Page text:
Issue Date: May 7, 2012
Wacker Opens Polysilicon Plant
Wacker Chemie has opened a $1.2 billion polysilicon facility at its Nünchritz, Germany, site. The company says the new capacity—15,000 metric tons per year—is coming on-line as demand picks up in the polysilicon industry after the poor fourth quarter in 2011.
By the end of 2012, Wacker says, the company’s total capacity for polysilicon will be around 52,000 metric tons, making it one of the world’s largest producers of the key photovoltaic cell component. The firm’s capacity will further rise to around 70,000 metric tons by 2014 with the opening of another new facility in Charleston, Tenn.
At an inauguration ceremony, Wacker CEO Rudolf Staudigl affirmed his bullishness on the solar industry despite the rocky end to 2011. Overcapacity and consolidation in the industry had a strong negative impact on the company’s business in the fourth quarter of last year, he acknowledged. In a sign of the market turmoil, the firm said $87 million of its polysilicon earnings last year came from holding on to advance payments made by customers that later decided to withdraw from the business.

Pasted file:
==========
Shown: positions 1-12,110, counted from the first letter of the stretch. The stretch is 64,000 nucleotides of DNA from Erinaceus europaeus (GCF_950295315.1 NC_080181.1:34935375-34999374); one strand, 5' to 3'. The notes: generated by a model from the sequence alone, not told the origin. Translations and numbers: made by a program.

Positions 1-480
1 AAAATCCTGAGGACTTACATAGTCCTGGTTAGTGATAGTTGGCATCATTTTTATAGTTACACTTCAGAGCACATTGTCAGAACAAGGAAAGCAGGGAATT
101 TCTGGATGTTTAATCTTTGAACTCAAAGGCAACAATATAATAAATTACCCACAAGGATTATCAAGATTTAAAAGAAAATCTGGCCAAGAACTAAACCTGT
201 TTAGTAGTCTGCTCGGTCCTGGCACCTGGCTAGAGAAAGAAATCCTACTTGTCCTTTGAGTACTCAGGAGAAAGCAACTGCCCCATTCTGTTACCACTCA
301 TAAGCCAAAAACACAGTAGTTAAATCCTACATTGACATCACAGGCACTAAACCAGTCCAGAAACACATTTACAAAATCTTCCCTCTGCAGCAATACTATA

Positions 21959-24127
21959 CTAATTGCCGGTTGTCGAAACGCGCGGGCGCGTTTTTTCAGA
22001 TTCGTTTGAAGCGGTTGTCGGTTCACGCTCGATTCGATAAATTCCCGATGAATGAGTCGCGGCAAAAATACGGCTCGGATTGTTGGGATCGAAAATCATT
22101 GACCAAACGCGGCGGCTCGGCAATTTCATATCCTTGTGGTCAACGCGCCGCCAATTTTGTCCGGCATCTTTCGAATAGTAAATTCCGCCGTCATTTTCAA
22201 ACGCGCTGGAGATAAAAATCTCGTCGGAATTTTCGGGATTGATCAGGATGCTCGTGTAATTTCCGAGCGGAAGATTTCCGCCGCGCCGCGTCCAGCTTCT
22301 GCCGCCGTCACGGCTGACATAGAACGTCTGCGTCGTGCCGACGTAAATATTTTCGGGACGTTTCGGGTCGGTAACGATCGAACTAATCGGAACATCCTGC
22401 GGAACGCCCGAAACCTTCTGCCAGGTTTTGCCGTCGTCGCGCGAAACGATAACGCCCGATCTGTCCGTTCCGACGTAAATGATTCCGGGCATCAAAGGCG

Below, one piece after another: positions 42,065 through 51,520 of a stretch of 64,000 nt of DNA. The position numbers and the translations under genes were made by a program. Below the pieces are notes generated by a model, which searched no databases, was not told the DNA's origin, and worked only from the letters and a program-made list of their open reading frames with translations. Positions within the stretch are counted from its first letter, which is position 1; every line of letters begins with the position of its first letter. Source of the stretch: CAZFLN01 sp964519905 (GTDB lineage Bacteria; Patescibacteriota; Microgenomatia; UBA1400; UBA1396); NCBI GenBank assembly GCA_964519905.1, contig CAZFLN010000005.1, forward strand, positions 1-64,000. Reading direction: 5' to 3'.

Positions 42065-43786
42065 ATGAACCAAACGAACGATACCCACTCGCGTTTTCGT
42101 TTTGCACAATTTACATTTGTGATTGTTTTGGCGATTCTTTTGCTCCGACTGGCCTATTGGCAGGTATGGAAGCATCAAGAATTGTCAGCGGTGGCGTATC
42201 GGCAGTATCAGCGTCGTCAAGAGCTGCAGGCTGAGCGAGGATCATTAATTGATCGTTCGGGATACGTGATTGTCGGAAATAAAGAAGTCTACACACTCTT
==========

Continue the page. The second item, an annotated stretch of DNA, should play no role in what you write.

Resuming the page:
Yet demand picked up “markedly” in the first few months of 2012, Staudigl said, and he cast falling polysilicon prices in a positive light. “We are very optimistic about the outlook for photovoltaics because the significant price decline for polysilicon, wafers, cells, and modules strengthens photovoltaics’ competitiveness as an energy source,” he said.
Observers are less optimistic about the sector, although they see large companies such as Wacker pulling through. In a report released earlier this year, the market analysis firm GTM Research predicted that the polysilicon industry will undergo “a major shakeout” over the next two years as the price declines of 2011 continue through 2013.
Many companies are furiously adding polysilicon capacity, despite waning demand for photovoltaics, noted Brett Prior, a GTM senior analyst. He said the resulting oversupply “has already begun to open significant gaps in production scale, and therefore cost structure, between industry leaders and an increasingly marginalized group of new entrants.”
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